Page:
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Timothy Barton
Local time: 13:32
French to English
+ ...
How about... Nov 5, 2006

Knows how to translate....

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JaneTranslates  Identity Verified
Puerto Rico
Local time: 07:32
Member (2005)
Spanish to English
+ ...
Timothy, my thoughts exactly! Nov 6, 2006

Timothy Barton wrote:

How about... Knows how to translate....


Thank you for saying it for me, Timothy. Of course, you're absolutely right! Trouble is, you can't tell that from a profile or a CV. However, an outsourcer familiar with the language pair can find out in a hurry if s/he reads a sampling of the translator's KudoZ answers.

Jane


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ViktoriaG  Identity Verified
Canada
Local time: 06:32
English to French
+ ...
Experience Nov 6, 2006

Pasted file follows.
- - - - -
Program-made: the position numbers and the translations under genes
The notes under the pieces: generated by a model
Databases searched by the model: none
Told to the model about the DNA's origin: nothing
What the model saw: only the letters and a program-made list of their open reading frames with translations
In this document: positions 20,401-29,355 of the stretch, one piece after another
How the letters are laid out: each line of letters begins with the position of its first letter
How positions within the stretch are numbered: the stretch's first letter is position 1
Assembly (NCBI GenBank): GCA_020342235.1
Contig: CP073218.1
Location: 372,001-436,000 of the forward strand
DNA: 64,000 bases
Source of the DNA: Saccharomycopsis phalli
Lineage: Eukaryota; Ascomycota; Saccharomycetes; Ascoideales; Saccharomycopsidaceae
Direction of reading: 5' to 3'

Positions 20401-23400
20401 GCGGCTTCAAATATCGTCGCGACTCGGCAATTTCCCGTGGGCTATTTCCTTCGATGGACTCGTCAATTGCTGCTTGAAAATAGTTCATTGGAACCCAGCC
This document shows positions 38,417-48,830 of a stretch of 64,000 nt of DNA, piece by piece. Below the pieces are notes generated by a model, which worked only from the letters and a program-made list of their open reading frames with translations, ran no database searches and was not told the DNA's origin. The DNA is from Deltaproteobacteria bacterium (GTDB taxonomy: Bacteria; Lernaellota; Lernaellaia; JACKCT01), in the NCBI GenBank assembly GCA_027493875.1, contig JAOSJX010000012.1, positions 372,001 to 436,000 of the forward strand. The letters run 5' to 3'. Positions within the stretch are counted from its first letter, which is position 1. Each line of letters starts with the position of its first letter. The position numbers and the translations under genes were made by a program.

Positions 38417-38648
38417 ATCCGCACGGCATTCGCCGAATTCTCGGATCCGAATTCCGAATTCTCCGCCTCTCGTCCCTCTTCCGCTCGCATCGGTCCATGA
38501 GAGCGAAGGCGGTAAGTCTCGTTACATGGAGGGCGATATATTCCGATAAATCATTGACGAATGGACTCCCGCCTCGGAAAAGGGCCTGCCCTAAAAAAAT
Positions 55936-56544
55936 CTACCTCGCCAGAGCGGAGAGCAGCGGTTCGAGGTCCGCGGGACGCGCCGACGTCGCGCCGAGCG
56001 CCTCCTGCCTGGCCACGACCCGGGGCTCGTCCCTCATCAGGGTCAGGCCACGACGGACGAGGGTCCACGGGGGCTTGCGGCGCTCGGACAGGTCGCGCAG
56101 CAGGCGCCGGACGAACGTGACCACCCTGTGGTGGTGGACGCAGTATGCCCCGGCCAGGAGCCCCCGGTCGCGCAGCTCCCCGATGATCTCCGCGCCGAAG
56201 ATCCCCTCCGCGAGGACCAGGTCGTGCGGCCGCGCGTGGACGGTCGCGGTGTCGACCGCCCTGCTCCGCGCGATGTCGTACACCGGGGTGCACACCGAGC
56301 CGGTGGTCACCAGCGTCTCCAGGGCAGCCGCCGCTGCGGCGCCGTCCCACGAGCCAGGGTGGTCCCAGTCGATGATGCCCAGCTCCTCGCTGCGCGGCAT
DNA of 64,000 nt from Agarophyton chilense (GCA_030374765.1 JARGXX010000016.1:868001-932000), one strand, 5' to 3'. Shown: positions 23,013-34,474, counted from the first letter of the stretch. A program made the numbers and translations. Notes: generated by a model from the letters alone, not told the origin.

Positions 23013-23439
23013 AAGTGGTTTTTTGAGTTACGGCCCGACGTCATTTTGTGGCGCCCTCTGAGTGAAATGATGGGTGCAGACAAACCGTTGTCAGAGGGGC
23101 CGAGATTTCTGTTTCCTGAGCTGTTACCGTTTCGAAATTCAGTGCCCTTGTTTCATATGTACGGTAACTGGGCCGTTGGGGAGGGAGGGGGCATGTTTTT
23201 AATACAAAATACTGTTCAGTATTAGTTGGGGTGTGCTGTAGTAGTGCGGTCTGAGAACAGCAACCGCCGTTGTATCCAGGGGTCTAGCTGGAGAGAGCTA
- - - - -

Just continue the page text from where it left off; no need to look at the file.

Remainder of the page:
I think that this one CAN be answered with just one choice. I agree that if I was an outsourcer, I would take a look at all factors and not just one, but the question was which one is the MOST important.

I think experience is most important. Native or not is relevant in some instances, not at all in others. Ditto for education. Specialization is almost always relevant, but there are exceptions (as in the case of general, easy texts). A few were added by fellow members (errr... users?) that I find completely out of place here, like sex and age - I don't see how these would have an influence on the competency of a translator. Coutry of residence - ditto. Reliability and confidentiality cannot possibly be aveluated the first time around - you have to give them a chance, wait and see.

So, while a combination of all factors proposed should be considered as a whole - just like in the case of a new computer, we consider similar factors as a whole - I think experience is what ultimately makes a translator. Although some completely inexperienced translators have enough talent to be able to do an excellent job, but only on texts that are not highly technical. Hey, you gotta get that experience from somewhere!



[Edited at 2006-11-06 01:47]


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Özden Arıkan  Identity Verified
Germany
Local time: 12:32
Member
English to Turkish
Experience Nov 6, 2006

Because everything else is replaceable.

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Thomas Pfann  Identity Verified